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'Women Are Not One Thing': The 2018 Turning The Tables List Shines With Diversity

Karen O of the Yeah Yeah Yeahs during her performance at the 2013 Sweetlife Food and Music Festival at Merriweather Post Pavilion in Columbia, MD.
Kyle Gustafson/For The Washington Post via Getty Images
Karen O of the Yeah Yeah Yeahs during her performance at the 2013 Sweetlife Food and Music Festival at Merriweather Post Pavilion in Columbia, MD.

Last year, NPR Music picked the 150 greatest albums made by women for the first year of the Turning The Tables series, an ongoing project dedicated to recasting the popular music canon in more inclusive ways. For the second iteration of the series, more than 70 music journalists took on the massive task of deciding the top 200 songs by 21st century women and non-binary artists. The new criteria meant artists with hits before Jan. 1, 2000, were not considered — so while Beyoncéis on this list, Destiny's Child is not.

With a diverse group of critics weighing in, a diverse list was born, too. NPR Music's Sidney Madden calls it a potpourri of songs from the last two decades — it spans genres and styles, and puts music icons alongside newcomers.

Madden, along with NPR Music's Marissa Lorusso, talked with NPR's Ailsa Chang about compiling the list, their personal highlights and what to take away from the staggering catalog.

Ailsa Chang: So, why make a list of only women?

Marissa Lorusso: We really feel like women are at the center of innovation in music in the 21st century. And frankly, in general, women's contribution to music is so often overlooked. You look at lists, even of the best music of the 2000s, you'll get Beyoncé and Rihanna at the top, but often the rest of the list is really mostly centered around men, and we wanted to correct that and document history and document women's contributions in the moment.

I want you guys to walk me through some of the songs you think are emblematic of these last two decades. I mean is that even a thing, though? Was there a song that encapsulated the entire first two decades after the year 2000? Or is what we get more of a potpourri of different parts of those two decades?

Sidney Madden: Well, potpourri creates a really good visual to go with it. I think there's a lot of variety. As far as R&B goes, Alicia Keys' "Fallin'" was not only her breakout single but it was one of the biggest songs of 2001.

As far as the chord progressions, it's very reminiscent of blues and jazz, and even though she's putting so much soul into her delivery, the lyrics are vague enough to fit so many stories.

Then if you fast forward to 2017, an artist by the name of SZA, her song "The Weekend," that was a huge song in 2017, and it's leaps and bounds away from where we started.

How is this so vastly different from what we heard from Alicia Keys? What do you see as the leaps and bounds?

Madden: The lyrical content is so much more transparent in a way you didn't hear in the early parts of the millennium. She's singing from the point of view of the "other woman" who settles for sex without intimacy in an open relationship. Her songwriting questions if the pangs of jealousy are worth the little moments of ecstasy.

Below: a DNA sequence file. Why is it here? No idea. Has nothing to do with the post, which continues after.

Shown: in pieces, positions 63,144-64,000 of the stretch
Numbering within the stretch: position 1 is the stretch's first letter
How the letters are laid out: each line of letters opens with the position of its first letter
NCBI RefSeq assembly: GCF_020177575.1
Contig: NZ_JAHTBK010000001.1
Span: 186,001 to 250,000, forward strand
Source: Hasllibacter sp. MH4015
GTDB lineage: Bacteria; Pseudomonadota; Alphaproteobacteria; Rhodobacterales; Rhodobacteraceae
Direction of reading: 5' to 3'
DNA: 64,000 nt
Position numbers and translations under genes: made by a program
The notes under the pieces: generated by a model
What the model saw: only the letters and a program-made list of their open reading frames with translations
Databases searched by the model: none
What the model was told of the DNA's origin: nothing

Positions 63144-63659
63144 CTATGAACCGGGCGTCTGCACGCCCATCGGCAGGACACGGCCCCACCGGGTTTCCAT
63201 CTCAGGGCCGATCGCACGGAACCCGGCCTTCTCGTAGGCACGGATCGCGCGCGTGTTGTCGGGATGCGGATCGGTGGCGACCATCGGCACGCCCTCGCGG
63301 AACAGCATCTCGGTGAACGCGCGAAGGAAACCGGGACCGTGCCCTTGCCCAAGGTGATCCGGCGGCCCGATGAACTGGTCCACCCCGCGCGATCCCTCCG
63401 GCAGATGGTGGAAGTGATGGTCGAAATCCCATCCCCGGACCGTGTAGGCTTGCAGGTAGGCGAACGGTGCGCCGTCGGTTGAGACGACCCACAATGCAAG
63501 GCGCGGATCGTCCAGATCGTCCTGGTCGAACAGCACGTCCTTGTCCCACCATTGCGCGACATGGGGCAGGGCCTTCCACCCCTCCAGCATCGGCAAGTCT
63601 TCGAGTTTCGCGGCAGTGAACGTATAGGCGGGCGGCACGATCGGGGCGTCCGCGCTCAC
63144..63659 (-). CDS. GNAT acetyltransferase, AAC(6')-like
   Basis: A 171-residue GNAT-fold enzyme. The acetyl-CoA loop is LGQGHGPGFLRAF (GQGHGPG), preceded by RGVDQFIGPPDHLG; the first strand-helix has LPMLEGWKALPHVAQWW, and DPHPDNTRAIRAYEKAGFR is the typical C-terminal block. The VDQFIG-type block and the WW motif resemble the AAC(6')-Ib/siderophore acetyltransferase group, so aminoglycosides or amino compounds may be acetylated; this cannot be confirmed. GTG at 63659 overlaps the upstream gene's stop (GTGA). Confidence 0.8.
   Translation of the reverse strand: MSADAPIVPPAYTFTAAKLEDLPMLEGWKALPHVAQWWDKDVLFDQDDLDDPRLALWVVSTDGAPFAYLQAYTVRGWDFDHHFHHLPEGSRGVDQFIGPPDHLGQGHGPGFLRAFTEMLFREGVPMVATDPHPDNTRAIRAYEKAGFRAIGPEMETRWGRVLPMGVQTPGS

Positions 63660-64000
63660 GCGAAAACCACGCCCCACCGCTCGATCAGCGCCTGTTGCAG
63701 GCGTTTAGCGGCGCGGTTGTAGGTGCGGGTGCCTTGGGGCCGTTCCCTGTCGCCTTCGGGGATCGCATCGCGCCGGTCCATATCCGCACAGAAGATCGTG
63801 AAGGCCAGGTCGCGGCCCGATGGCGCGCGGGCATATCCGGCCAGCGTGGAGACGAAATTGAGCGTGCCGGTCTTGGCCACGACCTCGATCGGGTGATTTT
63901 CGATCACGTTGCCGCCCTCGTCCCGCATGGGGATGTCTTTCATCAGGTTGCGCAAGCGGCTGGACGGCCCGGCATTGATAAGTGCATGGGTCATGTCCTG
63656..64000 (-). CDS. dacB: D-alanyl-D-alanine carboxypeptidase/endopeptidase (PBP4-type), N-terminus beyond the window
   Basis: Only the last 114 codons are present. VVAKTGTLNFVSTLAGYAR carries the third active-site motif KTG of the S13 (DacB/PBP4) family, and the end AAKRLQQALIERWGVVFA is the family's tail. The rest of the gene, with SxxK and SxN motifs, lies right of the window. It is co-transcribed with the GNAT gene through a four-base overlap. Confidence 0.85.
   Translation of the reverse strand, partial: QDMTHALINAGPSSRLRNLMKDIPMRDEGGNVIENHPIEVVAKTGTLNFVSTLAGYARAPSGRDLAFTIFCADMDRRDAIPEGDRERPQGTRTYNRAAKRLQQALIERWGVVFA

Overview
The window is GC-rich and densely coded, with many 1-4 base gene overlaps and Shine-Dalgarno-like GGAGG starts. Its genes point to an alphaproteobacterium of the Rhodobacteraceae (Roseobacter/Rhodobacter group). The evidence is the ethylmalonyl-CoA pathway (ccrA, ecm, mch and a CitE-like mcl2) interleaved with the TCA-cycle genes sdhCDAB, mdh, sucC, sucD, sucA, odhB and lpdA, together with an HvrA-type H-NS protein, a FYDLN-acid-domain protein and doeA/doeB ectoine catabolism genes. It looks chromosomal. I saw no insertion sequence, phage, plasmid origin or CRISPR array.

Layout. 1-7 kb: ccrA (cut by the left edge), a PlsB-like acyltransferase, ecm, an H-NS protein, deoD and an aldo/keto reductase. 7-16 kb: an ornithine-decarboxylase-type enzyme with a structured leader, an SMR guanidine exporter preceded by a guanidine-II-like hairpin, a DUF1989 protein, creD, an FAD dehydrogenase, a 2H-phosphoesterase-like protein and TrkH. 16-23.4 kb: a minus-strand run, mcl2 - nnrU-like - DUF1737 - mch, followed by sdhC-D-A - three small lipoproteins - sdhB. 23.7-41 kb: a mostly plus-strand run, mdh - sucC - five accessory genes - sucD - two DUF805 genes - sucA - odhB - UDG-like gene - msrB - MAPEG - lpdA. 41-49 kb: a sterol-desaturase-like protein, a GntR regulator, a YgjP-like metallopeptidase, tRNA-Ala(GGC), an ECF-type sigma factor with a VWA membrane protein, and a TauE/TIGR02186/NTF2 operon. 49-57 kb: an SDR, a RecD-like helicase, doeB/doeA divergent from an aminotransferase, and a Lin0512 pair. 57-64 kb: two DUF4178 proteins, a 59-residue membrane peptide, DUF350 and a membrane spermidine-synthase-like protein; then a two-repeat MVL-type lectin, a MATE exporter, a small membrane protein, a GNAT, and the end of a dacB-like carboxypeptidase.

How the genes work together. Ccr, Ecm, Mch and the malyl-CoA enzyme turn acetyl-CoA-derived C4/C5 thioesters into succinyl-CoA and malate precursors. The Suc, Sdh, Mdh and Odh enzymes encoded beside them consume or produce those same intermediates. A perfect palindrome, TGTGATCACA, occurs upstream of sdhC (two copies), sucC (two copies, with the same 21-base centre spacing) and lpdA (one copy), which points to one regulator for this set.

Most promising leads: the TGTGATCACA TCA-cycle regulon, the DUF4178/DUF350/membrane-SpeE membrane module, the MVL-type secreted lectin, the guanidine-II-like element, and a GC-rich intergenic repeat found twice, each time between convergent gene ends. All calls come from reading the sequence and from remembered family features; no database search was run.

What about you, Marissa? Tell me about some songs that leap out at you from the past 20 years.

Lorusso: One song that really stands out to me from our list is our No. 2 song by the Yeah Yeah Yeahs called "Maps." This band is led by the very charismatic, confrontational, super exceptional singer, Karen O. And they came out of a scene in New York in the early 2000s where rock was having this revival moment. People talk about bands like LCD Soundsystem and The Strokesas being part of that moment, and they don't always talk about the contributions of a band like Yeah Yeah Yeahs, even though Beyoncé actually riffed on a line from the chorus of this song in her song "Hold Up," and the rhythm of the song is said to have influenced the person who wrote Kelly Clarkson's hit "Since U Been Gone." So it's really had staying power.

When you look at all these songs, all these women clumped together on this list, what do you want people to come away with?

Women taking control over their own music and their own creative output is one of the biggest takeaways that can be made from this list.

Madden: As everyone in present company knows, women are not one thing, people are not one thing — they're multi-dimensional. But so often in pop music, women get flattened to fit into an archetype or a stereotype, but within the new millennium, women taking control over their own music and their own creative output is one of the biggest takeaways that can be made from this list.

In the age of big pop names, the No. 1 song on the list is M.I.A.'s "Paper Planes" from 2008. The fact the No. 1 song on the list is from a woman who is not American, who lived as a refugee and who is singing and rapping about getting an immigration visa by any means necessary...

Wait, that's what the song was about?

Madden: Yeah. See? But it peaked at No. 4. Imagine putting that much political ethos into a song and its No. 4 in America.

Lorusso: I think in this song, M.I.A. really foregrounded politics in her music in a way we see all the time now in 2018. And she was doing it better than I think anyone was.

Madden: Before it was fashionable.

Copyright 2021 NPR. To see more, visit https://www.npr.org.

Ailsa Chang is an award-winning journalist who hosts All Things Considered along with Ari Shapiro, Audie Cornish, and Mary Louise Kelly. She landed in public radio after practicing law for a few years.
Gabe O'Connor